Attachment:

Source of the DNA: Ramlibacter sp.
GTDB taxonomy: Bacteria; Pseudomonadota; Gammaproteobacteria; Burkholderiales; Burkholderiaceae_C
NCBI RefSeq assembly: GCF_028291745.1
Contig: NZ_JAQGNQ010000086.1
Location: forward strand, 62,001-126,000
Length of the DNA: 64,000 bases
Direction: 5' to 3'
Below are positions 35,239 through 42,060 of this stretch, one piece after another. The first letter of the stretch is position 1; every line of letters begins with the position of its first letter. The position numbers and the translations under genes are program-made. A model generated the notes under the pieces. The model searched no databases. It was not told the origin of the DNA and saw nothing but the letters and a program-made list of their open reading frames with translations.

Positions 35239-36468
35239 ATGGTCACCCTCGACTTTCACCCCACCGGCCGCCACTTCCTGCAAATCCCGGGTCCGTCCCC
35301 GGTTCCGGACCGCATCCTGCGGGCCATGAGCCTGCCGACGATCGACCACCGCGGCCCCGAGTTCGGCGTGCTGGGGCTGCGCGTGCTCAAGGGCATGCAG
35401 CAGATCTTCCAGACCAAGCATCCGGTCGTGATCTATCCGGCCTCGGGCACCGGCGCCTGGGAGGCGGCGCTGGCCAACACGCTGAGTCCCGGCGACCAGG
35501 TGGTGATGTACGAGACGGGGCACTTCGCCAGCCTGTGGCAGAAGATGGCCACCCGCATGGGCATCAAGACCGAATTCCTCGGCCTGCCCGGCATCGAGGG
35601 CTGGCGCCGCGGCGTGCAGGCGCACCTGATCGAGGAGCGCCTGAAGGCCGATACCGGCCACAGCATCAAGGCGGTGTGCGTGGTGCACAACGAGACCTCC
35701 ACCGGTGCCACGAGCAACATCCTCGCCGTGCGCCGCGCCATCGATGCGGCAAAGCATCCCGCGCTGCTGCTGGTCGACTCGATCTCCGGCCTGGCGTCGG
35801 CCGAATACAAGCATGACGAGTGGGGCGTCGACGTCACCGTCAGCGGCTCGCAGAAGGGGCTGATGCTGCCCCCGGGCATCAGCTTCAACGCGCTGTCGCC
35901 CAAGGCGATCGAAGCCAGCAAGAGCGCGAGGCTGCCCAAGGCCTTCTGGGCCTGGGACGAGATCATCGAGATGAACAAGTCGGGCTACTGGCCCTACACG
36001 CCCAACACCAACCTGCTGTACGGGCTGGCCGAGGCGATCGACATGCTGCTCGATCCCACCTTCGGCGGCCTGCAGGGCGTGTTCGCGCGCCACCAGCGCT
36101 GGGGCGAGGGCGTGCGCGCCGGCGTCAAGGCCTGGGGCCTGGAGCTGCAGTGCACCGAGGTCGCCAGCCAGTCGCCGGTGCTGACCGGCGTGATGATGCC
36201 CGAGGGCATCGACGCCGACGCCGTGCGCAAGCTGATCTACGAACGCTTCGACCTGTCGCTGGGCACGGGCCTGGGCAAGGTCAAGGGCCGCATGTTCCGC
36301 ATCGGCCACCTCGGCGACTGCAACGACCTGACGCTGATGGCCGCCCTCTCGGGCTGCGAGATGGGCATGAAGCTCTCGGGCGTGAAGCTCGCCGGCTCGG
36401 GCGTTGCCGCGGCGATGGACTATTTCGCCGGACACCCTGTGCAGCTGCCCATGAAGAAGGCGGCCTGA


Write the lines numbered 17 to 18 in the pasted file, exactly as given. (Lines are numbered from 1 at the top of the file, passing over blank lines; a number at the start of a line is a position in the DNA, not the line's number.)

35901 CAAGGCGATCGAAGCCAGCAAGAGCGCGAGGCTGCCCAAGGCCTTCTGGGCCTGGGACGAGATCATCGAGATGAACAAGTCGGGCTACTGGCCCTACACG
36001 CCCAACACCAACCTGCTGTACGGGCTGGCCGAGGCGATCGACATGCTGCTCGATCCCACCTTCGGCGGCCTGCAGGGCGTGTTCGCGCGCCACCAGCGCT